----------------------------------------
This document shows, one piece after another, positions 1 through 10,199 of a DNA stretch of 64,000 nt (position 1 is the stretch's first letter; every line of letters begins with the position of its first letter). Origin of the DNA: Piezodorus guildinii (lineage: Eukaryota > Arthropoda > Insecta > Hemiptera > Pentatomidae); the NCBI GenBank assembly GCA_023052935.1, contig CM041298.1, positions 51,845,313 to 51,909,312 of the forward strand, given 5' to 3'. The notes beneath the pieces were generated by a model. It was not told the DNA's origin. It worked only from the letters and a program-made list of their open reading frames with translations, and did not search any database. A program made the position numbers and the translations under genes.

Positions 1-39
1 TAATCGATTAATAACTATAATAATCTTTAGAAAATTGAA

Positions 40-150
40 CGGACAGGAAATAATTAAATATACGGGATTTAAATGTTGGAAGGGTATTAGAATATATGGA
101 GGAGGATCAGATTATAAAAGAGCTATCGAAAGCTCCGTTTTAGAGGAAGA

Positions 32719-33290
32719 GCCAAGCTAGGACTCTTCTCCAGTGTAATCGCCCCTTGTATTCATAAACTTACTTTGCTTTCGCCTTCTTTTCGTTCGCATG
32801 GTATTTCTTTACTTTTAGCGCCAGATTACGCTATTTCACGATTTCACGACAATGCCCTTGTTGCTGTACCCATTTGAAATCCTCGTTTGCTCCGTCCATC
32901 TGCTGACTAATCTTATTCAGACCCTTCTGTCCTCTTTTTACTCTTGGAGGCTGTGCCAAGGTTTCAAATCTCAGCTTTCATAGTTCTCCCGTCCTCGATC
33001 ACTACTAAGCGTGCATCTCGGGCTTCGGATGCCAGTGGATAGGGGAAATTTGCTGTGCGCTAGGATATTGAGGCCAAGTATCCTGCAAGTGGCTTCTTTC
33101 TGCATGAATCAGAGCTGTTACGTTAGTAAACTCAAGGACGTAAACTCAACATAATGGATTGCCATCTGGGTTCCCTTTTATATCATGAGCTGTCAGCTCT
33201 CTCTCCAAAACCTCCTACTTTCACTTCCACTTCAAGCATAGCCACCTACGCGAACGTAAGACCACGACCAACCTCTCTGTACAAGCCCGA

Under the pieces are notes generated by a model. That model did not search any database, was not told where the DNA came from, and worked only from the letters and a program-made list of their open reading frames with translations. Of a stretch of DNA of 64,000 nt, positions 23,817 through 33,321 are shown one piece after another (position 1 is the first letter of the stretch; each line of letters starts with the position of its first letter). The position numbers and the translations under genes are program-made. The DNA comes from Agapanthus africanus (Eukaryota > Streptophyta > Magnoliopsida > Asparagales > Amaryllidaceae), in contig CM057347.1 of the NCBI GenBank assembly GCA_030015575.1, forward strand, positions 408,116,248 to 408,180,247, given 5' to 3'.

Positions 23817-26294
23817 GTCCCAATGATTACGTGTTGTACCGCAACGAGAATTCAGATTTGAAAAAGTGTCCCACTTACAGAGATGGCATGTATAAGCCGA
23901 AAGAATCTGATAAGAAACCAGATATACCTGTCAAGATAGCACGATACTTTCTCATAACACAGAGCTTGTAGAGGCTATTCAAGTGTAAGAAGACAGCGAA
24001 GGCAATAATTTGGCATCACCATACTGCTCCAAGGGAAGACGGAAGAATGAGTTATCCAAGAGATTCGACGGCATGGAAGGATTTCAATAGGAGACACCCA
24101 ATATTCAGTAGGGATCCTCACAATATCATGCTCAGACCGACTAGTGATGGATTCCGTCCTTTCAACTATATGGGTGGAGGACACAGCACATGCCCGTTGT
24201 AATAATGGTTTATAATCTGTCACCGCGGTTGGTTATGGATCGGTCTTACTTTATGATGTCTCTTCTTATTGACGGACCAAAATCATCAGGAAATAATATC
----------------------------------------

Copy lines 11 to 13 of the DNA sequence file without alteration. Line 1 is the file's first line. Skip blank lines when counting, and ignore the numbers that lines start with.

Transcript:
33001 ACTACTAAGCGTGCATCTCGGGCTTCGGATGCCAGTGGATAGGGGAAATTTGCTGTGCGCTAGGATATTGAGGCCAAGTATCCTGCAAGTGGCTTCTTTC
33101 TGCATGAATCAGAGCTGTTACGTTAGTAAACTCAAGGACGTAAACTCAACATAATGGATTGCCATCTGGGTTCCCTTTTATATCATGAGCTGTCAGCTCT
33201 CTCTCCAAAACCTCCTACTTTCACTTCCACTTCAAGCATAGCCACCTACGCGAACGTAAGACCACGACCAACCTCTCTGTACAAGCCCGA